I think my hive may be getting robbed....there is a bit of a “bee tornado” and a lot of bees that are hovering our front and flying side to side before landing. I put the reducer on the smallest size...Will the robbers get discouraged and eventually leave my bees alone, or is the reducer going to become a permanent fixture?
 

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There is no reason for the reduced not to be on the smallest until it is very hot out. If your colony is weak and can't defend itself and it has lots of feed or honey available it will get robbed. If there are bees trying to get in at every seam and crack that is usually the sign I recognize. You can also get an anti-robbing screen
 

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Discussion Starter #14
It’s a well established hive that I just bought, but with the move and such I think it’s a little stressed. I’ll leave the entrance reducer in it and see how it works, and if I need to will see about making a screen. That one didn’t look too hard to make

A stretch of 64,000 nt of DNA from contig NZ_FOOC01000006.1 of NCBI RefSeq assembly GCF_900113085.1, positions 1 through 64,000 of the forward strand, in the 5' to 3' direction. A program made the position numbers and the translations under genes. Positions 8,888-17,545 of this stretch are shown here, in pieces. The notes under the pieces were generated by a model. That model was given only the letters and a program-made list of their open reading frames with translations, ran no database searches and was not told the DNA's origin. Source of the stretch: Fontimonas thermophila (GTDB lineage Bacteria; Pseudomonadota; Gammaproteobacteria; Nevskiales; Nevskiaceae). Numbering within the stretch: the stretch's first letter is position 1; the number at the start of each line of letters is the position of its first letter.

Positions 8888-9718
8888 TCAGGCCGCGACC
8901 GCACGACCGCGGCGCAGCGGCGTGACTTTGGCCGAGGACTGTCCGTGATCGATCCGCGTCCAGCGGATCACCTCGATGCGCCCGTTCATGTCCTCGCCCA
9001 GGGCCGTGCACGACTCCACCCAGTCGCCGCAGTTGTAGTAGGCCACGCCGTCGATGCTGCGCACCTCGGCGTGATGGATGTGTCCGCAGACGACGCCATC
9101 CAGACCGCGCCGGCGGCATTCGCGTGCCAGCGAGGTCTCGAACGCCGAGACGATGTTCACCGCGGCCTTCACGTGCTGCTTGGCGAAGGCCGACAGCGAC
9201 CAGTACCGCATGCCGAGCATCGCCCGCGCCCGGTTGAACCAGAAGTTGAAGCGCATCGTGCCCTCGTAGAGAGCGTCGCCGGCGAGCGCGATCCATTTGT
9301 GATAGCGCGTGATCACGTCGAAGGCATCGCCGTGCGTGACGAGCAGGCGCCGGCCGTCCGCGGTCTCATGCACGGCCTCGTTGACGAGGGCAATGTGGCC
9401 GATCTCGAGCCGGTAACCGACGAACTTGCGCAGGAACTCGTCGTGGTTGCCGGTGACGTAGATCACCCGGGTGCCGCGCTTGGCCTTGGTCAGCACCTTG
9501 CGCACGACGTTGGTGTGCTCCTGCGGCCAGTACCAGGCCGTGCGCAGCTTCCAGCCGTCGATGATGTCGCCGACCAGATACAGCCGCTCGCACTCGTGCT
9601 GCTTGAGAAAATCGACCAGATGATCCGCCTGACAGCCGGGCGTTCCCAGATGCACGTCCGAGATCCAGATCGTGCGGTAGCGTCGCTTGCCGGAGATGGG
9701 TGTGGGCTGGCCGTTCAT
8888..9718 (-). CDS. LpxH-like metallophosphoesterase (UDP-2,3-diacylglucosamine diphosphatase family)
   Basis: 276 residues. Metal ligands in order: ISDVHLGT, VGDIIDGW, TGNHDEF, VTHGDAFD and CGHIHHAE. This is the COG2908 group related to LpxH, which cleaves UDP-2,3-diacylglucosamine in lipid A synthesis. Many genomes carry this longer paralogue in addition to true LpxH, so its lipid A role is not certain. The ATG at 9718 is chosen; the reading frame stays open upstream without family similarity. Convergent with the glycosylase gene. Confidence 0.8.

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Discussion Starter #15
Got my first sting today...a week of new experiences here at the bee house

Today’s questions...just how bee tight should this be? The boxes aren’t exactly level where they’re at, so there are a couple spots where there is a slight gap in the hive bodies (see picture). There’s always a gaggle of bees trying to get in there...I’m guessing that’s part of the robbing behavior?

There are only a couple angles where a bee can creep in, so it’s not a big stream of bees sneaking in through these holes...should I be worried?

2- there seems to be a family of mockingbirds that has decided that my bees are a quick snack...they seem to be taking turns walking up to the hive and eating bees right off the front step. Again, should I worry?

Thanks all, appreciate the help

Meph